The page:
Software Product Lines

Please note that registration for this seminar has closed. If you have not attended the kickoff meeting or emailed Sarah Nadi by now, you can no longer join the seminar


In modern times, a “one size fits all” strategy no longer works for software systems. Many systems have become highly-configurable in order to tailor for various customer requirements. Instead of building a specific product from scratch every time, we need to build variable software. Using such systems, various products can be generated by selecting the needed features (units of functionality). This is exactly what Software Product Lines (SPLs) aim to provide. SPLs provide a systematic way of configuring different, yet similar, products from reusable components according to the functionalities selected by the user. SPLs have many benefits such as improved quality and reduced time to market which lead to their adoption by many open-source (e.g., Linux kernel, Wordpress) as well as industrial (e.g., Boeing, General Motors) software systems.The fact that SPLs deal with families of products instead of a single product creates many interesting challenges:

  • How to model all the SPL features and any dependencies between them?
  • How to implement such variable or highly-configurable software?
  • How to simultaneously analyze all possible products while avoiding a combinatorial explosion?
  • How to detect bugs/anomalies/inconsistencies in an SPL?
  • • How to migrate existing products to an SPL?

In this course, you will read both SPL background and state-of-the-art papers to understand how such challenges can be addressed.

Course Format

This is a discussion seminar with weekly meetings. In each meeting, we discuss a scientific article. The following weekly activities are required:

  • Reading a scientific article
  • Writing a short summary (max. 1 page)
  • Active participation in the discussion of the content

In addition to the weekly activities, a final project consisting of a 4-page research paper and a presentation that discuss one related topic of your choice is required. Your project presents an open-problem you have identified through the papers read in the course and includes a potential solution. You will be required to present your paper at the end of the course.


  • In-class discussion and participation (40%)
  • Paper summaries (20%)
  • Final Paper (25%)
  • Final Presentation (15%)

Course Information



Course Type

Seminar (3CP)


Sarah Nadi


Please register in TUCAN and also send an email to . To ensure an interactive and productive seminar, we have to limit the number of participants to aprox. 15. Therefore, the kick-off meeting is obligatory.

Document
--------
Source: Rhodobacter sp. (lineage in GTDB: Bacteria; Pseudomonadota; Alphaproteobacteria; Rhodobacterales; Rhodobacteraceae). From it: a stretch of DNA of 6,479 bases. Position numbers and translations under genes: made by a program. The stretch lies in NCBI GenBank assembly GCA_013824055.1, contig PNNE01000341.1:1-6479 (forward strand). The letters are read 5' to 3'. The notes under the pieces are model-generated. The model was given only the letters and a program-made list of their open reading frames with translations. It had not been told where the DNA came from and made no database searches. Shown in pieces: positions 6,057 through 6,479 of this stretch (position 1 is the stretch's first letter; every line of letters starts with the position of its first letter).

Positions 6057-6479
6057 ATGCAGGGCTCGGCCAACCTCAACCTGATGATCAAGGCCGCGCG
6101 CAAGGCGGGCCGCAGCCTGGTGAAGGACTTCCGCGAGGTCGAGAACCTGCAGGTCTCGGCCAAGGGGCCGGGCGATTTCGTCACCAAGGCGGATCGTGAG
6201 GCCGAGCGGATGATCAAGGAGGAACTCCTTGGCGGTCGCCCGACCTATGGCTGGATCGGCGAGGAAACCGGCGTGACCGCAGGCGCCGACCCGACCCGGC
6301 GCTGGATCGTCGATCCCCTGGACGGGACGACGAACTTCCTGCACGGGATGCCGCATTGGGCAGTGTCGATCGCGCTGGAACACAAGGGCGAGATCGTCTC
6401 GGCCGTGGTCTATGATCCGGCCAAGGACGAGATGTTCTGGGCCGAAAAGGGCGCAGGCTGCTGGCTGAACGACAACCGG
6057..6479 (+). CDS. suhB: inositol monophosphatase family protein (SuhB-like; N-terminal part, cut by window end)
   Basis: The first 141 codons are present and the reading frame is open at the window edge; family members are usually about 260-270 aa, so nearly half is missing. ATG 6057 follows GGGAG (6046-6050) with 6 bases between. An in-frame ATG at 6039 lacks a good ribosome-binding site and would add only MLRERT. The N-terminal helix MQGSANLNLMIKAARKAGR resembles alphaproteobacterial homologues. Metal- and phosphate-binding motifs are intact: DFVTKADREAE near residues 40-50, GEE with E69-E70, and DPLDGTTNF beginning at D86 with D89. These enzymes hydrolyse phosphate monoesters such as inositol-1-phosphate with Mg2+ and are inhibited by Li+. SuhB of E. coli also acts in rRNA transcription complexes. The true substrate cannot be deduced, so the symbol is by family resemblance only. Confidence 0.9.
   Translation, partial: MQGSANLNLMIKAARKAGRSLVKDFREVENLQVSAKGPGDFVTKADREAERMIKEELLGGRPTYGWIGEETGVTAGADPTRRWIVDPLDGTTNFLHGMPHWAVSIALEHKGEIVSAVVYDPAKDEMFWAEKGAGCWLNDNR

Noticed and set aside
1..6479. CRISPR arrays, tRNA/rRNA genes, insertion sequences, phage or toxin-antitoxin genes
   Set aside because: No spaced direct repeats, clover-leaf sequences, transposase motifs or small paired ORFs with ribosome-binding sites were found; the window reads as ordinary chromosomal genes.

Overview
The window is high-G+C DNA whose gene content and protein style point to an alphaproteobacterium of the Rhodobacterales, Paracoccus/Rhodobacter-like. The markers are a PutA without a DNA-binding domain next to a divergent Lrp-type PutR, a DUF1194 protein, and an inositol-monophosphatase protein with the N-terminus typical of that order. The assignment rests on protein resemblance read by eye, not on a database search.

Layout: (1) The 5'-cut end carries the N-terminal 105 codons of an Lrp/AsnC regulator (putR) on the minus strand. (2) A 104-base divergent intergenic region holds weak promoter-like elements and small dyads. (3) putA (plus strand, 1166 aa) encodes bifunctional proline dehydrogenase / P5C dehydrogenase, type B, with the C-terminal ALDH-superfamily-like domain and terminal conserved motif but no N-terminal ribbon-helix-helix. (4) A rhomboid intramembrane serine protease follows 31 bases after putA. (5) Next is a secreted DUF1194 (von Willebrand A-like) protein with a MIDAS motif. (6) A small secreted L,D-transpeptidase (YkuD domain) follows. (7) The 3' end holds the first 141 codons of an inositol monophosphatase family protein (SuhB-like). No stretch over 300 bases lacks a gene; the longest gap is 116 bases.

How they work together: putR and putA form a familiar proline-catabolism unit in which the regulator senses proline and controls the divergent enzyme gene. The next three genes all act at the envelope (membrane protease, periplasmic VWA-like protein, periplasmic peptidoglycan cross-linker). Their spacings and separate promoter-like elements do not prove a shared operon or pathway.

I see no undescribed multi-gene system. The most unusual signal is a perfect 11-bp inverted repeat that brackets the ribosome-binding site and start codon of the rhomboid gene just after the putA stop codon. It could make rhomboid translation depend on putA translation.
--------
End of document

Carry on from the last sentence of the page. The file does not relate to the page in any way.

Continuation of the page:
Mon. Oct. 12, 2015

Course material


Mondays 15:20 - 17:00, S2|02 A213




Date Topic Paper
Oct. 12, 2015 Kickoff meeting (course description & introductory lecture) -
Oct. 19, 2015 Generative Software Development Overview of Generative Software Development (Czarnecki, 2004)
Oct. 26, 2015 Variability modeling

NOTE: There will be no class this week. However, paper summaries are still due in Github by 15:20 on Oct. 26. The discussion of this paper will be combined with the following week's paper.
Variability Modeling in the Real: A perspective from the Operating Systems Domain(Berger et al., ASE '10)
Nov. 2, 2015 Variability Modeling What is a Feature? A Qualitative Study of Features in Industrial Software Product Lines (Berger et al., SPLC '15)
Nov. 9, 2015 Variability-aware analysis The Linux Kernel: A Case Study of Build System Variability (Nadi & Holt, JSEP '13)
Nov. 16, 2015 Variability-aware analysis Variability-Aware Parsing in the Presence of Lexical Macros and Conditional Compilation (Kaestner et al., OOPSLA '11)
Nov. 23, 2015 Variability-aware analysis Exploring Variability Aware Execution for Testing Plugin-based Web Applications (Nguyen et al., ICSE '14)
Nov. 30, 2015 Variability-aware analysis Variability Testing in the Wild: The Drupal Case Study (Sánchez et al., VaMoS '14)
Dec. 7, 2015 Reverse-engineering variability (models) Mining Configuration Constraints: Static Analyses and Empirical Results (Nadi et al., ICSE '14)
Dec. 14, 2015 Reverse-engineering variability (models) Reverse-engineering Web Configurators (Abbasi et al., CSMR '14)
Dec. 21, 2015 Christmas Break -
Dec. 28, 2015 Christmas Break -
Jan. 4, 2016 Christmas Break -
Jan. 11, 2016 SPL Migration Minimally Invasive Migration to Software Product lines (Jespen et al., SPLC '07)
Jan. 18, 2016 Variability management/implementation techniques
(Discussion classes end)
Managing Cloned Variants: A Framework and Experience (Rubin et al., SPLC '13)
Feb. 8, 2016 Project Presentations from 2-5 pm in A126 Check emailed schedule for exact presentation slots